The Grammarphobia Blog

Talking hands

Q: I enjoy your segments on Leonard Lopate but I can never get through on the phone! Here’s my question: Do you know the meaning behind the phrase “talk to the hand”?

A: “Talk to the hand” is a rude way of saying, in effect, “shut up.”

Cassell’s Dictionary of Slang describes it as a dismissive American teen-age expression dating from the 1990s.

The phrase is actually a short version of a slang expression usually seen in full as “”talk to the hand, ’cause the face [or ear] ain’t listening.” It’s often accompanied by a hand signal: a palm held toward the offending talker, arm extended, in a “Stop!” gesture.

The language sleuth Gary Martin has traced the expression to an October 1996 advertisement in a Wyoming newspaper, The Pinedale Roundup.

In the ad, a cartoon cowboy in a ten-gallon hat appears to be encouraging people to vote. He’s pictured holding a hand out with the palm facing the reader. “If you don’t vote,” he says, “talk to the hand because the face does not understand.”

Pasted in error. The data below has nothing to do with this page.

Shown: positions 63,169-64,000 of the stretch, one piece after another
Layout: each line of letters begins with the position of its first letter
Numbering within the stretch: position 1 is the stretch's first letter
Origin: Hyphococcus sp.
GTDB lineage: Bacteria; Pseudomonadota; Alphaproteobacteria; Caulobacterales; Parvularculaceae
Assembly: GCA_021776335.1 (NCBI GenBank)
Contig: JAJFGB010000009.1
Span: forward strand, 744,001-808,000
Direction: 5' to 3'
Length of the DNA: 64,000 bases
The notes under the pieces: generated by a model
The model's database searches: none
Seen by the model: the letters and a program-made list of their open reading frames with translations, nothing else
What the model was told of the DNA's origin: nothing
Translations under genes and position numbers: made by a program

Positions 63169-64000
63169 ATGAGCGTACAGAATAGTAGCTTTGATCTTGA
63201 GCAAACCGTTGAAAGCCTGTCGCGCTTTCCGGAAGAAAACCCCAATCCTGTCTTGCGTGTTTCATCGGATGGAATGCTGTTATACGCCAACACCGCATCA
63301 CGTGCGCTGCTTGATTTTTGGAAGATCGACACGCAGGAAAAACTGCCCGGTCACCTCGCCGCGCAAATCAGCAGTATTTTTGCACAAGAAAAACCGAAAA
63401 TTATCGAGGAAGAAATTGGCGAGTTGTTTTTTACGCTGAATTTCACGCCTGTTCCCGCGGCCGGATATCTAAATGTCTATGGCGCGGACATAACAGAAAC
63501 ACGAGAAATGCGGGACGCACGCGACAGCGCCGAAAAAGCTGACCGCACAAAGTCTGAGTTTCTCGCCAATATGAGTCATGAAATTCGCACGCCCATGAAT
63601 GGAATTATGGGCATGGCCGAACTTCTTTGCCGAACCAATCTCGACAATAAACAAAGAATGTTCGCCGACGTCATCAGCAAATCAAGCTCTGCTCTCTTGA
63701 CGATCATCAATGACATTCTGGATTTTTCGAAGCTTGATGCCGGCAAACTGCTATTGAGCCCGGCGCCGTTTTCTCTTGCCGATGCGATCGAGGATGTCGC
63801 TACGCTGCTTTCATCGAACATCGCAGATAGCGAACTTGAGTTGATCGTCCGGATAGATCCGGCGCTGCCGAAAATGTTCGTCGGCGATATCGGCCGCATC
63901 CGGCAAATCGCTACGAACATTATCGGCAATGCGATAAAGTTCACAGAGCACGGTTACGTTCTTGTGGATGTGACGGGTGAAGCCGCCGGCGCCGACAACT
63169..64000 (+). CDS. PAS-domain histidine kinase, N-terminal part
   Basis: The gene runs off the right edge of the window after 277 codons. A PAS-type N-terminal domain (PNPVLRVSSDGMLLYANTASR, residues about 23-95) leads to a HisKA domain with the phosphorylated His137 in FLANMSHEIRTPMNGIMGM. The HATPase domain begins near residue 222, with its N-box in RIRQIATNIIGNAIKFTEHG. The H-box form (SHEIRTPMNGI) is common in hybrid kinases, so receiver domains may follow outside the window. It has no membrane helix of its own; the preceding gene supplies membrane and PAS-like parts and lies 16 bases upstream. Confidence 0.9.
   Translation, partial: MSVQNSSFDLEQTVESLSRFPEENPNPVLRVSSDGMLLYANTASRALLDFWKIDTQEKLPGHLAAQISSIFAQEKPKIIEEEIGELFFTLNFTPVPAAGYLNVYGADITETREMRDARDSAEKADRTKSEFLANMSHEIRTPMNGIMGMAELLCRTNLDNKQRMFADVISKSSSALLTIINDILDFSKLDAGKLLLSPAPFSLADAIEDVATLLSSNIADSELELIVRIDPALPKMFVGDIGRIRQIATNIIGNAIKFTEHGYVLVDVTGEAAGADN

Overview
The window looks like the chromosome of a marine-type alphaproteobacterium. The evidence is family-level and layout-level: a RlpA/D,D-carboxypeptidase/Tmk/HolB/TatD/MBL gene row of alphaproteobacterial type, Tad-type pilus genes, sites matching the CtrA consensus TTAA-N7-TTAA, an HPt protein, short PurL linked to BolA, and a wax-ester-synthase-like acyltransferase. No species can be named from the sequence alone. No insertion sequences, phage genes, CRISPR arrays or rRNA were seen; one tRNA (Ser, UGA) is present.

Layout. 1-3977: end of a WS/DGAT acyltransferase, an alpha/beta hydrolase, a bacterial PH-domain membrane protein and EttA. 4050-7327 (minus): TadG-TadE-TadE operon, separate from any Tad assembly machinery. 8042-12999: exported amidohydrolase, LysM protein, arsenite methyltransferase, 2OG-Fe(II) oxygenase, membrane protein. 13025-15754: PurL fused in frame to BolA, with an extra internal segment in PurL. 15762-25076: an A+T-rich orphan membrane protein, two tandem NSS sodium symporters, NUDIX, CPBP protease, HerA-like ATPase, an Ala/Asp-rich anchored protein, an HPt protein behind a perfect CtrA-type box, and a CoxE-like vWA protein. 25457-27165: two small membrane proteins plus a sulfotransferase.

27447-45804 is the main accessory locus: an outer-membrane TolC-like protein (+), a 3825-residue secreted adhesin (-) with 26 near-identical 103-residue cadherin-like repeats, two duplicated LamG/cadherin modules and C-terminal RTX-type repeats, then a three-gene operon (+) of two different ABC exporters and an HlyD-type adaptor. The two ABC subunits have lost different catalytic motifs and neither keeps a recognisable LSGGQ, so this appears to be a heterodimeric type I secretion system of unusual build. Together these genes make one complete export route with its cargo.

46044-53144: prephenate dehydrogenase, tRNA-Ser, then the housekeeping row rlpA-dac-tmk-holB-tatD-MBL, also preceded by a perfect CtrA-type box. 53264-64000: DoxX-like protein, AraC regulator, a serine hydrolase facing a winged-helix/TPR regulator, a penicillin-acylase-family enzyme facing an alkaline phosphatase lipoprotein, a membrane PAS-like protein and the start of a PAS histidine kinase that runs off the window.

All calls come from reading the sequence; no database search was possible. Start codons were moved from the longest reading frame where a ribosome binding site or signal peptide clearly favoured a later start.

Martin, writing on the Phrase Finder website, says the expression showed up in Britain a year and a half later in a May 1998 issue of the Times.

In an account of a trip to San Francisco, a traveler describes the idioms encountered: “A contemporary favourite, if you don’t like what somebody is saying (a traffic warden, say) is to turn a palm forward and yell: ‘Talk to the hand.’ ”


Martin also mentions a 1998 article in which a writer in the Syracuse (NY) Herald Journal groans about the phrase: “I don’t know about you, but if I hear someone say ‘talk to the hand’ again I will strangle them with their own shoelaces.”

The expression hasn’t made it yet into the online version of the Oxford English Dictionary, but two draft additions are “to talk the talk” and “to talk trash.”

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